In 1870 the Iowa Board of Immigration published "Iowa: The Home for Immigrants..." This 96-page guide was printed in English, German, Norwegian, Swedish, and Dutch and included statistics and other information to educate potential immigrants about Iowa climate, land use, transportation, religious denominations, and more. This was not the first or last time people would be drawn to Iowa through migration or immigration.
According to the University of Iowa's Migration is Beautiful, "The first Mexicans to settle in Iowa worked as traqueros who repaired and laid tracks on railroad section gangs, in foundries and factories, and as betabeleros (sugar beet workers). Many families followed a process of step migration, working first in Texas farm fields, Oklahoma coal mines, or Kansas railroad yards before making their way into Iowa. Some came directly to Iowa, recruited by agricultural employers and the Santa Fe and Rock Island railroad companies." This migration occurred in the late 19th and early 20th centuries.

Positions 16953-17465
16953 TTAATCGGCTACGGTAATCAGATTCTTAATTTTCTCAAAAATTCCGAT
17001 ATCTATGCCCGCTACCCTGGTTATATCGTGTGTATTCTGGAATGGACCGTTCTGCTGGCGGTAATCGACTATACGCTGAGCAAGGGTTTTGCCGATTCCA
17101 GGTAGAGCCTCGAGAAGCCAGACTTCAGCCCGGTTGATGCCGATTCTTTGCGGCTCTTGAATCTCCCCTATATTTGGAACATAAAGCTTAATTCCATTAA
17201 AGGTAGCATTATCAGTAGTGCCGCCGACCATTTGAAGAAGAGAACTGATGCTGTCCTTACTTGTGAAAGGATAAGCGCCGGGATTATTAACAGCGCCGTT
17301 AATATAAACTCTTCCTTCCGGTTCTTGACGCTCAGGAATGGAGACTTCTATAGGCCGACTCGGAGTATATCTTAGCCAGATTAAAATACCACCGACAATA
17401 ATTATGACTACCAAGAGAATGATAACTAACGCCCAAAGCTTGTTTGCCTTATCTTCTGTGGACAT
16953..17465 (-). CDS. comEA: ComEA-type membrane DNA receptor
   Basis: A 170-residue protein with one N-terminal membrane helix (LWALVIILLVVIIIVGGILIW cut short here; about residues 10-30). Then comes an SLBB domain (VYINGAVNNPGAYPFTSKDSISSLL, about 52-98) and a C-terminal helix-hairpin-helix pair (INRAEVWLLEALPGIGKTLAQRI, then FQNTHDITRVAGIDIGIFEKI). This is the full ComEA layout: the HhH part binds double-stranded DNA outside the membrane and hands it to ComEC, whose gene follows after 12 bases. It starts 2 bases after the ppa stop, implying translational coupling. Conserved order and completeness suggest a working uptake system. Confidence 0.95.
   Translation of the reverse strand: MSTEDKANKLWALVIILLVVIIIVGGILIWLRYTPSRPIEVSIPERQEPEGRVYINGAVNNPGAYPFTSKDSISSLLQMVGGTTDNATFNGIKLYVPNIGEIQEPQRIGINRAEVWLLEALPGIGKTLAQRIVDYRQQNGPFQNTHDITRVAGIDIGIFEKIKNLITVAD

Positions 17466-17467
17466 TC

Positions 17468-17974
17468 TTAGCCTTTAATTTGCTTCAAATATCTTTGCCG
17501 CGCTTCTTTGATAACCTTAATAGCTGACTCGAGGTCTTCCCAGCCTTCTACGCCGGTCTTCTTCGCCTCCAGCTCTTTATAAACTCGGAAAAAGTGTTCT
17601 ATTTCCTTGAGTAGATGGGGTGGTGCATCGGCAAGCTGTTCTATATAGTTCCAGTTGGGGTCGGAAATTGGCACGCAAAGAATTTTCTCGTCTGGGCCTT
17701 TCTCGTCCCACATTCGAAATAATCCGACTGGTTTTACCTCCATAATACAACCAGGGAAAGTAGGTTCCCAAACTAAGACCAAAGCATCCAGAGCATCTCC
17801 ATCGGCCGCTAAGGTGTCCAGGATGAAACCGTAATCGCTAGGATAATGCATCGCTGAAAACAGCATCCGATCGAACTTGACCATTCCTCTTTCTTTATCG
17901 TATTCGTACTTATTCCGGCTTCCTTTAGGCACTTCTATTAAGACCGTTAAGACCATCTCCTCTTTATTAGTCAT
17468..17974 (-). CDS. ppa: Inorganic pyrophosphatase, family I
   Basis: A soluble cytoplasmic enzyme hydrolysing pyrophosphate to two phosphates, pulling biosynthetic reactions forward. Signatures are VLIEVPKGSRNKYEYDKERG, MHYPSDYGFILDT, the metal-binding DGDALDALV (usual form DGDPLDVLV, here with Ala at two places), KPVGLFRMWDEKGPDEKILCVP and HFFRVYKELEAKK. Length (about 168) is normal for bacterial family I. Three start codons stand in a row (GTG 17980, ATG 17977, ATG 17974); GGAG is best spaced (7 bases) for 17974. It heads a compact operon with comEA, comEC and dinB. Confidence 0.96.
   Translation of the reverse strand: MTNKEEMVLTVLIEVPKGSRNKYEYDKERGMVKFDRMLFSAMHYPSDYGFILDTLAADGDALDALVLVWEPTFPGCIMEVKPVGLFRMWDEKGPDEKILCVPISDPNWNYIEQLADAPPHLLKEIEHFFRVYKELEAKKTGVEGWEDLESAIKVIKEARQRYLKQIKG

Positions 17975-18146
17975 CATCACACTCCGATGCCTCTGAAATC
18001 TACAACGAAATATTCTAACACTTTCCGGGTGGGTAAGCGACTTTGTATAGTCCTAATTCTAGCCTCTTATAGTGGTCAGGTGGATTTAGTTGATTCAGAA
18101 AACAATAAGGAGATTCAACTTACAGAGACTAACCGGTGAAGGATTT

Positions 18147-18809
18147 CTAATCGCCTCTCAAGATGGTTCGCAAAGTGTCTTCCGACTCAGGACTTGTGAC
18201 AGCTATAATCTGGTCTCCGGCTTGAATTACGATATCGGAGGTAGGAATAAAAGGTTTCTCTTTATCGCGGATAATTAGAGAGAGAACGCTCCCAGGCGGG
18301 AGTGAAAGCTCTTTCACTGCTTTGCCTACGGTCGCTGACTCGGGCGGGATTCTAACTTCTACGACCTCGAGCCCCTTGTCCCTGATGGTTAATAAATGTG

Iowa's cultural diversity continued to expand, and in 1975 Robert D. Ray opened Iowa's doors to the Tai Dam and again in 1979 to the Vietnamese Boat People. Iowa has since resettled families from Poland, former Czechoslovakia, Hungary, Sudan, and other African and Asian countries. Most recently, Iowa will accommodate approximately 700 Afghan evacuees.
Refugees can find assistance through the Iowa Bureau of Refugee Services, established in 1975 under Governor Ray. Here they can obtain translation and employment help, job skills training, and other services.